I’m sure that either project would be glad of volunteers to assist with their website — the BRL-CAD folks recently had a huge update to their site:

which makes it far more approachable, and folks try very hard to help new users on places such as:



and I’ve offered to help folks with projects here.

Moreover, I believe that Overleaf would match your aesthetic requirements:

Possibly relevant article:

which when discussed on Hacker News:

had this insightful observation:

MSWord is the ultimate benchmark. It’s been around since the Pc revolution start… | Hacker News (ycombinator.com)

MSWord is the ultimate benchmark. It’s been around since the Pc revolution started.

Ironically it hasn’t gotten much better in those 30 years since I first started using it. The new features have broken core features, and performance has gone backwards.

It is the perfect example of feature creep and over engineering that ultimately worsens usability. If I had enough vintage pcs I would do a 40 year analysis to answer why it’s gotten so much worse.

Ive been using word since 1991. I recently started a new job, got a fancy HP laptop, and I swear word ran faster on my 386SX than it does on this i9. Turn on “all markup” after a few people have edited it, and there’s a 2 second delay between keystrokes.

StackExchange, while sometimes very helpful and sometimes the only answer available, has an awful lot of snobs (to put it politely). Many subreddits are the same.

One of the reasons I like LLMs is that I don’t have to venture there as much, as the LLM is not judgemental like them.

BRL-CAD, while I’m sure great (and fantastic that it is free) is a terrible example. Even the fancy landing page has full-stops misplaced and the ‘about’ page goes to Wikipedia… And while I like fun little things and all, that terrible drawing of a surfing moose at the bottom doesn’t scream ‘quality’.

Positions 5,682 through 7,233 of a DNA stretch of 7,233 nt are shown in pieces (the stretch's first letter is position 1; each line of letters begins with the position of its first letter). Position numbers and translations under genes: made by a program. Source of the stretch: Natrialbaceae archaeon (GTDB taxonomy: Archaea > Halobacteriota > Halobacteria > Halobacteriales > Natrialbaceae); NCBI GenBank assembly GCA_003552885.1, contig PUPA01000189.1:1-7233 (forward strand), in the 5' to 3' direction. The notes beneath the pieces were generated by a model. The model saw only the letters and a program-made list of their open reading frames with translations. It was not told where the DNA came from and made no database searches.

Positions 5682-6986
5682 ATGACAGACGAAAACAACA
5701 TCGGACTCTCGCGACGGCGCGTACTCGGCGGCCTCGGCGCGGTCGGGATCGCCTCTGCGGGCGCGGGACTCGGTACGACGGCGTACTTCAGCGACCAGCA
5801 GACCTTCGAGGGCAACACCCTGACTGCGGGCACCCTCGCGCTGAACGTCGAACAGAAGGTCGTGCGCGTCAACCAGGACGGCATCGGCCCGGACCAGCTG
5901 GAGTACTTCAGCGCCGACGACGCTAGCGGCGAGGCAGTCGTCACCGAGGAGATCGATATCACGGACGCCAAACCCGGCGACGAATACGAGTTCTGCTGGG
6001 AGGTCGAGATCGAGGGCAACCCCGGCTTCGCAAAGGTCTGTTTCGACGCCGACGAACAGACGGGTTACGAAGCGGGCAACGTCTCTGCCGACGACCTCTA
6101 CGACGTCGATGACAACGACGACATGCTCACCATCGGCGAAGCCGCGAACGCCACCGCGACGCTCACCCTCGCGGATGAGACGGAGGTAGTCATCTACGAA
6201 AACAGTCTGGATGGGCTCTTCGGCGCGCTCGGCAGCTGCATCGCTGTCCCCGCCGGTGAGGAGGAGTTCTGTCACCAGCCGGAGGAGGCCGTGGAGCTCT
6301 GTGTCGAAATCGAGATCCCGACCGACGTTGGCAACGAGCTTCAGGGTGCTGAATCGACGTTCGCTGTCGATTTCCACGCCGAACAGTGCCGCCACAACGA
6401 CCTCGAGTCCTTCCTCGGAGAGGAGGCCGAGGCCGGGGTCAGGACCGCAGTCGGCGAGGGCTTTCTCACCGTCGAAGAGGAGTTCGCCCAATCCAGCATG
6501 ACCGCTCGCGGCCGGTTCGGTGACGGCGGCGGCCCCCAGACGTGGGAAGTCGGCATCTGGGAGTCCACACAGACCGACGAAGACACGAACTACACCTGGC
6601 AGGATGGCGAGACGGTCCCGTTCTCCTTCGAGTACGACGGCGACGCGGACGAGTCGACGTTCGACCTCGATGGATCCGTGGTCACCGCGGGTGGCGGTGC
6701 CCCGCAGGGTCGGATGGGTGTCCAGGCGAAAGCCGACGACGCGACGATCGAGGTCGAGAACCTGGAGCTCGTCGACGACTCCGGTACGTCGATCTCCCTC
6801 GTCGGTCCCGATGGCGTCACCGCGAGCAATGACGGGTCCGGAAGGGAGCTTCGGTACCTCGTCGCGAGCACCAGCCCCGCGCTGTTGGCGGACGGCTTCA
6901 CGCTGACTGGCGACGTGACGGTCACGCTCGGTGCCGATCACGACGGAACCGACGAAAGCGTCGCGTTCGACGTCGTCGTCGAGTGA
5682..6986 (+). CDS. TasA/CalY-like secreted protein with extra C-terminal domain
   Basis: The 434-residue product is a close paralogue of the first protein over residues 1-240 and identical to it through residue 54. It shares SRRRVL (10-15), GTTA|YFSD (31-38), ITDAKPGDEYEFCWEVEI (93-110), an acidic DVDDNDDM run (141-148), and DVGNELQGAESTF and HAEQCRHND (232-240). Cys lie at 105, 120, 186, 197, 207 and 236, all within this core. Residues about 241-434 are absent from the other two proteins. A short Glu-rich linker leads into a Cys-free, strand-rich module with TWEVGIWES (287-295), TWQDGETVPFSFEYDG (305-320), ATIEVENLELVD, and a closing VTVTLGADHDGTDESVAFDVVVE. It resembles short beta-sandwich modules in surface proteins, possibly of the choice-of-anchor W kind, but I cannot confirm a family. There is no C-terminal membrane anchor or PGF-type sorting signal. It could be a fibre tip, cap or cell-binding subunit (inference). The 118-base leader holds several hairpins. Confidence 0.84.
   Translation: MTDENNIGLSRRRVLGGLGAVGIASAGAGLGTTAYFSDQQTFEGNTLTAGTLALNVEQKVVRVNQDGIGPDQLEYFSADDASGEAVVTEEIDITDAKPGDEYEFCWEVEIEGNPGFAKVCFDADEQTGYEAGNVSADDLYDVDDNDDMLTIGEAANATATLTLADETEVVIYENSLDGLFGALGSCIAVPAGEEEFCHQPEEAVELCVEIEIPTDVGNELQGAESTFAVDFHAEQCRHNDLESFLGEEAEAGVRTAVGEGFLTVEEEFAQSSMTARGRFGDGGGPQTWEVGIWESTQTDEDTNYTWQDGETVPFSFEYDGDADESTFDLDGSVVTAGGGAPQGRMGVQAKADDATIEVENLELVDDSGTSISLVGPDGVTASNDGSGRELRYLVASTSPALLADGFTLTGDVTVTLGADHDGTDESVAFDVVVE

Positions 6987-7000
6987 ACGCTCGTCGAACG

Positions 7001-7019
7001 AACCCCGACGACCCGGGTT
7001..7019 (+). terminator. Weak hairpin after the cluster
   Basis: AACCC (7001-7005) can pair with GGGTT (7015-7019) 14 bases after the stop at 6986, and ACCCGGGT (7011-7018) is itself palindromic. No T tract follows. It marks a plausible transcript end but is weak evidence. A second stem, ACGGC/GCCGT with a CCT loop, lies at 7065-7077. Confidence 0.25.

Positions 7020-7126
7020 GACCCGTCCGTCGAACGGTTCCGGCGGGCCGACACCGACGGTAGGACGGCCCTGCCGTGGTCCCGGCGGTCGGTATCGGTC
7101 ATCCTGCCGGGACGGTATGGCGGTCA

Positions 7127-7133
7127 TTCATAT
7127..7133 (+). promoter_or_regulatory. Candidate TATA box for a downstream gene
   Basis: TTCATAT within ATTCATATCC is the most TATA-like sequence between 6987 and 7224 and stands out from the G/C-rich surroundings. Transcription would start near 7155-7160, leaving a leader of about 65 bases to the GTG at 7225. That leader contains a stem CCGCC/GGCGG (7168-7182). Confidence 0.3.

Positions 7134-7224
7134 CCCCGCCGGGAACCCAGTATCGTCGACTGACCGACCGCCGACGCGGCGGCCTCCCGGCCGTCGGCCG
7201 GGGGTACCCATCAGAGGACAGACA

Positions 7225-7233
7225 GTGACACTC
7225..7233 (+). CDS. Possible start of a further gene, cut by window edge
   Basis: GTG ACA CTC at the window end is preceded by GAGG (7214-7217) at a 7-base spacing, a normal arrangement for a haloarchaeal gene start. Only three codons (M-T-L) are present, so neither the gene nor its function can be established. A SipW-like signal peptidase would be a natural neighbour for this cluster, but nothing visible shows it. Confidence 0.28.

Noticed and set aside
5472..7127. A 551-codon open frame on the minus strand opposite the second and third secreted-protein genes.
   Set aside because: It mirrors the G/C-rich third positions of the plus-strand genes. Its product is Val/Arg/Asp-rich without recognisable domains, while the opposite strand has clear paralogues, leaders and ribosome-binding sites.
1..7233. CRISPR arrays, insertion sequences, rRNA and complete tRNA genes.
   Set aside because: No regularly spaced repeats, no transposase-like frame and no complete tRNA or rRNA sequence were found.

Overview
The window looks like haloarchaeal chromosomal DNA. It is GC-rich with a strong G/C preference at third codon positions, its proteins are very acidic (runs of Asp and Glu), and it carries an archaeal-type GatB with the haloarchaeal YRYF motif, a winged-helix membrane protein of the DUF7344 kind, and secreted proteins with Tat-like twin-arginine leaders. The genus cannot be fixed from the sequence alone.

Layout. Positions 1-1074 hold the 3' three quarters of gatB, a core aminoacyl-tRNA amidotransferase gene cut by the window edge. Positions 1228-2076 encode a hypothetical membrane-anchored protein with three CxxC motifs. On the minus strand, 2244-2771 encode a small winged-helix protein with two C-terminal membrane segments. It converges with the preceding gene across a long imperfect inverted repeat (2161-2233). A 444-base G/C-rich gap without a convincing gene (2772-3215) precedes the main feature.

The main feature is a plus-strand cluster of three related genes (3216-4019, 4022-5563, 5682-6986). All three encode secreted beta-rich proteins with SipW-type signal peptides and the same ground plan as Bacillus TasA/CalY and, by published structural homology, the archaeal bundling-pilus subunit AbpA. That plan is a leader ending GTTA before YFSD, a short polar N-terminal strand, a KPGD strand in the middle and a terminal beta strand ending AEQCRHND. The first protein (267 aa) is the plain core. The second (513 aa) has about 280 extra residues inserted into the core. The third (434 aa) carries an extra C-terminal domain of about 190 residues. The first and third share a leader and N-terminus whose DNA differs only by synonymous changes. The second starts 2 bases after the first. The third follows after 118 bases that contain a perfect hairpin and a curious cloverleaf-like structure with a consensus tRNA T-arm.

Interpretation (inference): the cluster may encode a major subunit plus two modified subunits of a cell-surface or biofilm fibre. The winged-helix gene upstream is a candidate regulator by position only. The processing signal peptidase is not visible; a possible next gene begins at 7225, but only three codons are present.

The truth is, appearances do matter and people are willing to pay for polish. That’s what Microsoft offer with their Office (sorry, 360) suite.

As Yogi Berra would say “Deja vu all over again!” I had a 286 that that could be upgraded to a 386sx - and even add the 80387sx math coprocessor if you had unlimited funds - I upgraded to just the 386sx and thought I was in heaven. And it really seemed comparativley faster than current hardware. My guess is that it is “comparative” because the jump from 286 to 386 (even six) was a monster upgrade back then.

The problem is, buying Office won’t get one a workable product if one needs anything beyond what office drones churn out.

If anyone wants help w/ TeX, it’s available, and there’s plenty of documentation:


and most importantly, it can do anything which one is able to write a macro to achieve, as opposed to being limited to the interface and featureset which Microsoft deigns to allow its users.

Which is why I think there is a recent trend of using plain text editors now. Either classics like Notepad++/TextMate or newer Markdown-based “idea organizers” like Obsidian.

Just thinking back now, don’t think I’ve composed anything in Word for 10+ years. GoogleDocs has largely taken over the collaborative function, so .docs are really only used as a legacy/inter-compatibility file format.

Excel and OneNote really are my still-relevant Office apps.

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If you don’t use Word and Excel at work then you are way out of the mainstream of business software, which signifies that you do have freedom in your business pursuits that 90% of us business drones do not have.

I recently did a project with some uni friends (mostly millenials), and I suggested we use Word—

They all looked at me like I was from another planet. :laughing:

Just curious, are online collaboration tools not popular in the legal industry?

Not in my experience - Word is the overwhelming choice (forced or otherwise) in the legal profession and the vast majority of our commercial clients. Some have experimented Google Docs and Apple but it’s a Word world - in litigation there is a fairly strong preference for WordPerfect, but still majority Word.


Same here. All of my transactional work goes out in Word.